I'm always looking for easy, dead simple approaches to explaining APIs to people. Having real world examples, that folks can relate with, go along way in helping people wrap their heads around the very abstract concepts that are APIs. While going for a walk today I was thinking back when I use to build technology for my parents trucking company, when one of the fuel expenses was for Commercial Fueling Network (CFN), which is a self-service commercial fueling station. Whether your a long haul trucker or local contractor, you can use CFN to get at an essential resource for your business, whatever the application. Any business can apply and join CFN, get a "key" to access fuel resources in a self-service way. APIs are the same approach to selling any "virtual" online resource, as CFN is to selling a "physical" fuel resource. CFN doesn't just put free gas alongside the road for anyone to take. They have a portal where you know to go to get your resources, providing you with a key to access the fuel resources you need. CFN then bills you for the usage of their resource. You can be sure CFN has extensive data on how much fuel they sell and who it was sold to.... read more.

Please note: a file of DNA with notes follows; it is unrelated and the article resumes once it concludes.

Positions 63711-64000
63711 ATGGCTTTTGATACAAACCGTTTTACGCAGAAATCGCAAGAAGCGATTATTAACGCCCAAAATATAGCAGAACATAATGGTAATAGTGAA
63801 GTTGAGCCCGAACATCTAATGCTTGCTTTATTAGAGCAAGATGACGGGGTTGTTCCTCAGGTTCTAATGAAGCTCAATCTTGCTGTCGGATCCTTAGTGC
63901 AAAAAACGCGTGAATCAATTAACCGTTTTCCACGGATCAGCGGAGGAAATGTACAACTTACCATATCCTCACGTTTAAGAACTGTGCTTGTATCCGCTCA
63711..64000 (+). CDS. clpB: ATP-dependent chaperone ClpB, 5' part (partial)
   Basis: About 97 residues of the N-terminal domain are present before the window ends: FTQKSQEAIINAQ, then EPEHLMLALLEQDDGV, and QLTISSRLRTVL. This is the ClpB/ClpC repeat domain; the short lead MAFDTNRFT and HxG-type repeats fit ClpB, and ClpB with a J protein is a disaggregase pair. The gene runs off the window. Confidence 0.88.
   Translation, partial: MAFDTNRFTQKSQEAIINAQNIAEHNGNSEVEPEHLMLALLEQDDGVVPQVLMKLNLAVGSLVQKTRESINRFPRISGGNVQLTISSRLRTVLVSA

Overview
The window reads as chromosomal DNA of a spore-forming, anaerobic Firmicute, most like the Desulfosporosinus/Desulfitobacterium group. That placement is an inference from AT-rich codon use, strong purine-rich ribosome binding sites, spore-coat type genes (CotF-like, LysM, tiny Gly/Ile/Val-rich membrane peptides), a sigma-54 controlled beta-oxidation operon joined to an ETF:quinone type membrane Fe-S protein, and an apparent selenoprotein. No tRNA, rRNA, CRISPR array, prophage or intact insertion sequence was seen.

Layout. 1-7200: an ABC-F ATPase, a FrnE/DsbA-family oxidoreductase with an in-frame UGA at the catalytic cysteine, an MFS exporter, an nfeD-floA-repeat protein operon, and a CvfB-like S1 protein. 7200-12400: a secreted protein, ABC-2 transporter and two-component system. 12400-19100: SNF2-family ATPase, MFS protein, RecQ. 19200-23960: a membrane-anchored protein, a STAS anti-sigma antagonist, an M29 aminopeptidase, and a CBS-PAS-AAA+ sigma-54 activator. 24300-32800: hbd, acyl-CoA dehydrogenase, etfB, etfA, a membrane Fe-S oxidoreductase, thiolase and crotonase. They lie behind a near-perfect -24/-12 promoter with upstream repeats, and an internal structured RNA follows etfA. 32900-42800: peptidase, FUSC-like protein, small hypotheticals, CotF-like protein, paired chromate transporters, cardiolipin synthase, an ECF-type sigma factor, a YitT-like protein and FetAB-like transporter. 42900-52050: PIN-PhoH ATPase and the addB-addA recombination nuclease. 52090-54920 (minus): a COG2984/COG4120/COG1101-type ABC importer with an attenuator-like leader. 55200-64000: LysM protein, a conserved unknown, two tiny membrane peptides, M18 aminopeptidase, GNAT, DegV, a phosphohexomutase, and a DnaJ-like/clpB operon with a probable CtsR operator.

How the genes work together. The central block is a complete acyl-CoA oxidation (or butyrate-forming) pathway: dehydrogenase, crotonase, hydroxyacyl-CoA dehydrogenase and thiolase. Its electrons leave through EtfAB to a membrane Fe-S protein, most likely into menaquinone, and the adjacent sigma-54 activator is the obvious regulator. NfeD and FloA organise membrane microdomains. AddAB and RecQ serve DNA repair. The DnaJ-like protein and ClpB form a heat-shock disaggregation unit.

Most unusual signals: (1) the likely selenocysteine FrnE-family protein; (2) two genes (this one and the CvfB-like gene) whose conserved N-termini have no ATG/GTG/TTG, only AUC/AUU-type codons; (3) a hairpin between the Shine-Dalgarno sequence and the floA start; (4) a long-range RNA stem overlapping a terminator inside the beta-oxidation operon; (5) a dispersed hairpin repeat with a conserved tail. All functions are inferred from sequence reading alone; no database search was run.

Tags: CFN, Commercial Fueling Network, Fuel, Gas, Resources
by Kin Lane